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Published on January 12th, 2014 | by Zachary Shahan

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Solar Dropping Wholesale Electricity Prices Like A Bad Habit (Charts)

January 12th, 2014 by  


Originally published on Solar Love.

A reader recently shared some great Fraunhofer reports on renewable energy in Germany with me. One of them I had already written a pretty long article about back in November, but the second I don’t think I’d seen. It’s an extensive look at electricity prices and production data in 2013. It’s got more charts on electricity prices than I care to count. However, a few of these I thought I’d share just to make a point I haven’t made in a while.

The point is that solar PV production comes at times we need it most. When the sun is shining, we also tend to be using a lot of electricity. Historically, due to a limited amount of power capacity on the grid, that increase in demand meant an increase in the wholesale price of electricity bid on the spot market. However, when solar PV penetration really starts to get up there (as it has in Germany), that boost in midday production results in a drop in wholesale power prices — solar bids everyone down.

In the first chart below, you can see how electricity prices trend up with electricity production/demand in the middle of the day (when not much electricity is being produced from solar energy).

germany electricity prices winter

In the next three charts, you can see how solar PV production results in electricity price drops similar to those seen in the middle of the night when electricity demand is really low.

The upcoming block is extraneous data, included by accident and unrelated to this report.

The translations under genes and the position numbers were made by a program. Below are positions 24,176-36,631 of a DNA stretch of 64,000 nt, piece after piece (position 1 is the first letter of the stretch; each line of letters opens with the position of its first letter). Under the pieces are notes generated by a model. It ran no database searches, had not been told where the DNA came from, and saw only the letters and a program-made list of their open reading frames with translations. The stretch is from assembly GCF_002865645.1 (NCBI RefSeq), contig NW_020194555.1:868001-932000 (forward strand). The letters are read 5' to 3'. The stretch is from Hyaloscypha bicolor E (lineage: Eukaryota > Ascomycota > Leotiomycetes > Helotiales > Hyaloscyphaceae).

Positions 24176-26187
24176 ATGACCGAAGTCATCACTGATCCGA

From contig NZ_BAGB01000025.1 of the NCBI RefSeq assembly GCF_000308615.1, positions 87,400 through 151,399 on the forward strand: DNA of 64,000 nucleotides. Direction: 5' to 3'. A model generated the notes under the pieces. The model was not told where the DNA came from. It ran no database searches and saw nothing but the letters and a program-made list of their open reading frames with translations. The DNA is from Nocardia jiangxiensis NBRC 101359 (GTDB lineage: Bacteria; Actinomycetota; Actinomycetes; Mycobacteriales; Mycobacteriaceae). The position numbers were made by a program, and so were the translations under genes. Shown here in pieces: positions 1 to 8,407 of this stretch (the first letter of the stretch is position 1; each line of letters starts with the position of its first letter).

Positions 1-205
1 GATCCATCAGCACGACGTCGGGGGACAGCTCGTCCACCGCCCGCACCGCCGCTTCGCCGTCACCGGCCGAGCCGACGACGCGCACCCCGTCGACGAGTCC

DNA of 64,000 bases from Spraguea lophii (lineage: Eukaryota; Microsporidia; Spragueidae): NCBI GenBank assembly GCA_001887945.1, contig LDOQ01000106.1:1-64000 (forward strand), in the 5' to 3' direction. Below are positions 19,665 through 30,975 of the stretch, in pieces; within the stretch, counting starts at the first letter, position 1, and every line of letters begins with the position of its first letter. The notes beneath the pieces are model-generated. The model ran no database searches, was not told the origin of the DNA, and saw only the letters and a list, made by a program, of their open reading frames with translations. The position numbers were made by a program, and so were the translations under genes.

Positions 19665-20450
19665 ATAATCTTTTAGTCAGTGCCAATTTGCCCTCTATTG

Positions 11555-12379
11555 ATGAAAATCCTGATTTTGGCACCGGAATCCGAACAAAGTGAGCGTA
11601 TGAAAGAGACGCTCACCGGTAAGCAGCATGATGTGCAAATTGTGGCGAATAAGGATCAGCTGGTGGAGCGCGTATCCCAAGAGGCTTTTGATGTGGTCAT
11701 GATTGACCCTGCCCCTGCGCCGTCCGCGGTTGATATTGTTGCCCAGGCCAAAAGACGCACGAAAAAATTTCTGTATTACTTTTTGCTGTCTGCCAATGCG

electricity prices solar

solar pv production electricity costs

solar reduces cost of electricity

For more details and analysis on this matter and others related to electricity prices in Germany, check out the full Fraunhofer report
 
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About the Author

is tryin' to help society help itself one word at a time. He spends most of his time here on CleanTechnica as its director, chief editor, and CEO. Zach is recognized globally as an electric vehicle, solar energy, and energy storage expert. He has presented about cleantech at conferences in India, the UAE, Ukraine, Poland, Germany, the Netherlands, the USA, Canada, and Curaçao. Zach has long-term investments in Tesla [TSLA] — after years of covering solar and EVs, he simply has a lot of faith in this company and feels like it is a good cleantech company to invest in. But he does not offer (explicitly or implicitly) investment advice of any sort on Tesla or any other company.



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